|Publication number||US2939958 A|
|Publication date||Jun 7, 1960|
|Filing date||Apr 7, 1958|
|Priority date||Feb 15, 1958|
|Also published as||DE1059006B|
|Publication number||US 2939958 A, US 2939958A, US-A-2939958, US2939958 A, US2939958A|
|Inventors||Ragnar Andersson Arne Olof|
|Original Assignee||Jarnhs Elek Ska Aktiebolag|
|Export Citation||BiBTeX, EndNote, RefMan|
|Patent Citations (3), Referenced by (9), Classifications (10)|
|External Links: USPTO, USPTO Assignment, Espacenet|
June 7, 1960 A. o. R. ANDERSSON 2,939,958
PRINTING PLATES FOR ADDRESSING MACHINES Filed April 7, 195a flwavroe United States Patent PRINTING PLATES FOR ADDRESSING MACHINES Arne Olof Ragnar Anderson, Stockholm, Sweden, assignor to Jamhs Elektriska Aktiebolag, Stockholm- Solna, Sweden, a corporation of Sweden Filed Apr. 7, 1958, Ser. No. 726,713
Claims priority, application Sweden Feb. 15, 1958 2 Claims. (Cl. 250- 67) The present invention relates to an improvement in plates for the production of embossed printing matrixes for addressing machines in order to render such plates suitable also for the photographical reproduction of the embossed text by means of X-rays, such as for marking radiographical films.
Hitherto the following methods have principally been employed for marking radiographical films:
(1) Manual marking with blacklead or a special ink, either in a dark room before development, or after the film has dried after development thereof.
(2) Marking by means of incandescent-lamp light and perforated patterns, and typewritten marking strips which are reproduced on the radiographical film in the dark room before development.
(3) Marking of cartridges with leaden numbers which are directly co-exposed into the picture.
Since at several hospitals they have presently begun to use for the forms pertaining to a patient addressing machines operating with embossed metal matrix plates, it would be of great advantage if these plates could be utilized also for the marking of radiographical film by reproducing the embossed text of the plate onto a certain portion of the films by means of X-rays, suitably while the film is still in situ in its cartridge.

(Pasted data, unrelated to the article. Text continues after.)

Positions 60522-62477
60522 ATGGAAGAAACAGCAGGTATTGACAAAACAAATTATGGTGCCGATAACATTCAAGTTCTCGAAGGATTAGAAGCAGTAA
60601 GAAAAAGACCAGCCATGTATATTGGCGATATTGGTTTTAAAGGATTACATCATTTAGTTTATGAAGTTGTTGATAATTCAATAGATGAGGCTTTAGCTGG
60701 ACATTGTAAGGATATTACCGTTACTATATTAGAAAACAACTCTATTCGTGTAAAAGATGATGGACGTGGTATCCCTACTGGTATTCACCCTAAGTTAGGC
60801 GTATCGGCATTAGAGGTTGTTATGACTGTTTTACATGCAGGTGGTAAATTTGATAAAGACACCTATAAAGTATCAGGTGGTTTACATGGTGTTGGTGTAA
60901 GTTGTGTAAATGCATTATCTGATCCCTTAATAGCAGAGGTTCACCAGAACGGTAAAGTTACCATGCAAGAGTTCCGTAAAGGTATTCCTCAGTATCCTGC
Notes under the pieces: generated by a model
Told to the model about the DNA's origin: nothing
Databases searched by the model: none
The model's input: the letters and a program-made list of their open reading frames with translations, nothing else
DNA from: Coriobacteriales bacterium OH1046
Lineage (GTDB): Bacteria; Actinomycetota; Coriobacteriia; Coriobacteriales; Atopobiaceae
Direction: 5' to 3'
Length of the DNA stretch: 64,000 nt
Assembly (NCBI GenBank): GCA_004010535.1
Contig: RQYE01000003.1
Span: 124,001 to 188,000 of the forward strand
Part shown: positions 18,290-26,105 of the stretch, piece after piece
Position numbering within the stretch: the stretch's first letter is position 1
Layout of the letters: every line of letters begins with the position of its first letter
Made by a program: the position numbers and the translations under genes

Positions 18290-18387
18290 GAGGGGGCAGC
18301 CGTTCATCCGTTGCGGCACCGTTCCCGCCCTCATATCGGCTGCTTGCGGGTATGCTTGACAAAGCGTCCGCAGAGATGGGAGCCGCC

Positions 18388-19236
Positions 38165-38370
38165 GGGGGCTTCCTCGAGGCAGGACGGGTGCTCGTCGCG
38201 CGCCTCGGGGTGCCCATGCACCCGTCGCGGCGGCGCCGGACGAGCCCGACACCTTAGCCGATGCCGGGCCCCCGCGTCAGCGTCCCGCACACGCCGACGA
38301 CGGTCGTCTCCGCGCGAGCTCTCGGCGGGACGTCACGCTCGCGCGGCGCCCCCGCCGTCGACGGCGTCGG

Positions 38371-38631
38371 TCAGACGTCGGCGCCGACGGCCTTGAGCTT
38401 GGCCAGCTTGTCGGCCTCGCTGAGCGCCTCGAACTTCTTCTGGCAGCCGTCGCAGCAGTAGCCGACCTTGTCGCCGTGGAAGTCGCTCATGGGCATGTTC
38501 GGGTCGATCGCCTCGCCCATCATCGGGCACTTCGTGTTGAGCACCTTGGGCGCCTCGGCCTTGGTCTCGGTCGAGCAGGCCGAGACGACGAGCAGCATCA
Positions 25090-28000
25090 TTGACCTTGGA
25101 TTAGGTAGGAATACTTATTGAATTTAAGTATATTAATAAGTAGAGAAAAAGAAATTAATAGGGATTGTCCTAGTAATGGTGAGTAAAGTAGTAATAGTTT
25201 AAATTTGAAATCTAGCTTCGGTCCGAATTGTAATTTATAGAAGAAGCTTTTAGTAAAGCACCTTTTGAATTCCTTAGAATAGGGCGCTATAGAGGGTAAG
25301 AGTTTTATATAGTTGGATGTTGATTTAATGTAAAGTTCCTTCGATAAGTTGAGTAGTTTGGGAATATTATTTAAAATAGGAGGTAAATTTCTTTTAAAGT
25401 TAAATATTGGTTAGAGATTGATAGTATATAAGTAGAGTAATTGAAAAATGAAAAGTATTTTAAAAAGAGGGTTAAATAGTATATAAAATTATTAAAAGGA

The known matrix plates for addressing machines are generally made of light metal (aluminium or aluminium alloy), iron or zinc. Attempts made to reproduce photographically the embossed text of such plates by X-rays show, it is true, that a picture of the text will result, but that this picture lacks a satisfactory blackness and clearness. The best result is obtained with zinc plates owing to the greater degree of absorption of this metal, but also the result obtained with zinc plates is unsatisfactory.
The present invention overcomes the drawbacks stated above and provides matrix plate for an addressing machine which, bmides its use for printing purposes, can be used with quite satisfactory results also for transferring the embossed text to a photographical film by means of X-rays. The matrix plate according to the invention is mainly characterized in that it consists of a base plate of a material suitable for the embossment of text matter, and superimposed thereon a thin layer of a material which is softer and less permeable to X-rays and which is adapted on embossing the text matter to be partly displaced laterally at the bottom areas of the embossments being formed, thereby imparting increased permeability to X-rays to these areas.
The base plate may be a matrix plate of a conventionally used material, such as, for instance, light metal, iron or zinc, and may have a thickness of about 0.5 mm., for example. However, the base plate may consist, alternatively, of any other material which is suitable for the purpose concerned, such as a plastic. What is essential is that on being subjected to embossing the same will provide a printing matrix which is adapted for use in an addressing machine.
2,939,958 Patented June 7, 1960 "ice According to the invention there may be applied to that face of the base plate from which the embossing operation takes place a thin, for instance 0.06 to 0.1 mm. thick, foil of lead. Then, on embossing the assembly, one obtains in the usual manner a plate suitable as a printing matrix, and the lead foil will have no unsettling effect.
However, during the embossing operation the softer lead is displaced laterally at the bottom areas of the embossments causing the foil at these areas to become much thinner so as to let through the X-rays to the required extent, whereas the remaining portions of the plate are more or less impermeable to X-rays. Therefore, the plate may be used with good results for transferring by means of X-rays onto a photographical film within a cartridge the text matter present on the matrix plate, whereby this text matter will appear on the film with a good clearness and deep blackness.